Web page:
Khemosabi++++ x Fantasstic
Khartoon was tested and was found to have a Red Factor Type of 'E'. This means he is homozygous black, he will always throw the black gene and he cannot sire a chestnut foal regardless of the color of the mare. Khartoon also tested 'A' for the Agouti gene which means he will always throw the agouti gene which will restrict the black to the points of the horse making a black horse, bay.
The basic coat colors of chestnut, bay, brown and black horses are controlled by the interaction between two genes: Extension (gene symbol E) and Agouti (gene symbol A). The Extension gene (red factor) controls the production of red and black pigment. Agouti controls the distribution of black pigment either to a points pattern (mane, tail, lower legs, ear rims) or uniformly over the body. The effects of approximately 10 other genes may modify these pigments to provide an array of colors in the domestic horse ranging from white to black.
The basic colors can be diluted by at least four genes: Cream, Champagne, Dun and Silver. The Cream gene has a dosage effect in that a single copy of Cream produces palominos, buckskins and smoky blacks. Two doses of Cream produce cremellos, perlinos and smoky creams. Champagne, Dun and Silver do not show a dosage effect.
Most color assignments can be correctly made based on physical appearance or phenotype alone. However, genetic testing may be necessary to define phenotypes that are visually ambiguous, such as bays with flaxen manes and tails or chestnuts with dark manes and tails. The same holds true when it is desirable to know which coat colors can be produced by breeding stock. Researchers at the Veterinary Genetics Laboratory and other institutions are working towards the identification of the specific genes and mutations responsible for coat color traits in the horse. In the future, diagnostic tests may be available for all the major coat color genes. Currently, genetic tests are available for: Extension (Red Factor), Agouti, Cream Dilution and Lethal White Overo.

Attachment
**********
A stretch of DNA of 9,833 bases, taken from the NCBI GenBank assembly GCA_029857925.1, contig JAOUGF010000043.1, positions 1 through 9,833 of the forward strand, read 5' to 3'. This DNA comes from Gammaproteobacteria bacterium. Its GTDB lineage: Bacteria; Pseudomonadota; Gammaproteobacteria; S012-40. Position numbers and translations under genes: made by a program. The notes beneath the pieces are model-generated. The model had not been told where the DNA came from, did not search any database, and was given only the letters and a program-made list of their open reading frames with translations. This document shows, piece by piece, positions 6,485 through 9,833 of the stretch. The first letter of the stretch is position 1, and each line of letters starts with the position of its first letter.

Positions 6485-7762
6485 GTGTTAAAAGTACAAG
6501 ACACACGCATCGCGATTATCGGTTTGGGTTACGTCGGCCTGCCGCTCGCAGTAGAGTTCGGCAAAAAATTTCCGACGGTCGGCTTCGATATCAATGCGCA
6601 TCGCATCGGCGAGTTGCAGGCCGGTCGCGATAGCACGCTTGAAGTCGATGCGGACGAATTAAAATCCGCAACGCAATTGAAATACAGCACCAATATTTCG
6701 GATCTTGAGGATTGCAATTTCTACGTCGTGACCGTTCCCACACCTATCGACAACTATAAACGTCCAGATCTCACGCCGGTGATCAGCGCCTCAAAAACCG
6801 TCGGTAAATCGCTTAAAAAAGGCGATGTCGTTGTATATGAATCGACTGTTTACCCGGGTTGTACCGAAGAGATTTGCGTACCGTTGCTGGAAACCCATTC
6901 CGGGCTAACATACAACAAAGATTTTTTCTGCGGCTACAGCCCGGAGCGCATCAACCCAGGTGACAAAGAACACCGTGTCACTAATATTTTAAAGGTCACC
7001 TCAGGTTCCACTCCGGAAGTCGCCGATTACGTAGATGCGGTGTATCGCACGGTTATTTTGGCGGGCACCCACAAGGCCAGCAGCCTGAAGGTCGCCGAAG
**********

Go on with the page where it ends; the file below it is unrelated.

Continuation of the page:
Introduction to Coat Color Genetics
The Extension gene (red factor) has two alternative states (alleles). The dominant allele E produces black pigment in the coat. The recessive allele e produces red pigment. Red horses (chestnuts, sorrels, palominos and red duns, to name a few) are homozygous, that is they have two alleles, for the recessive red allele ee. Black pigmented horses (black, bay, brown, buckskin and grullo, to name a few) have at least one E allele. They can be homozygous EE or heterozygous Ee. A horse that is homozygous EE will not produce red offspring, regardless of the color of the mate.
The DNA diagnostic test for red factor can be used to identify those black horses for which neither pedigree nor breeding records is informative for identifying carriers of the recessive red factor. Since red is inherited as a recessive trait, it is relatively easy to start up a breeding program that will produce only red horses. It has been more difficult to initiate a black breeding program as black Ee horses can produce red foals. Prior to the development of this test, only pedigree or breeding records, not phenotype, could provide information about whether black horses are EE or Ee.
Red Factor results are reported as:
The Agouti gene controls the distribution of black pigment. The dominant allele A restricts black pigment to the points of the horse (mane, tail, lower legs and ear rims), as seen, for example, in bays and buckskins. The recessive allele a uniformly distributes black pigment over the entire body.
Breeders interested in producing black horses need to have breeding stock carrying the a allele, in addition to the E allele of the Extension gene. Using results from the red factor and agouti tests, click here for a table of breeding schemes to produce black animals.
Agouti results are reported as: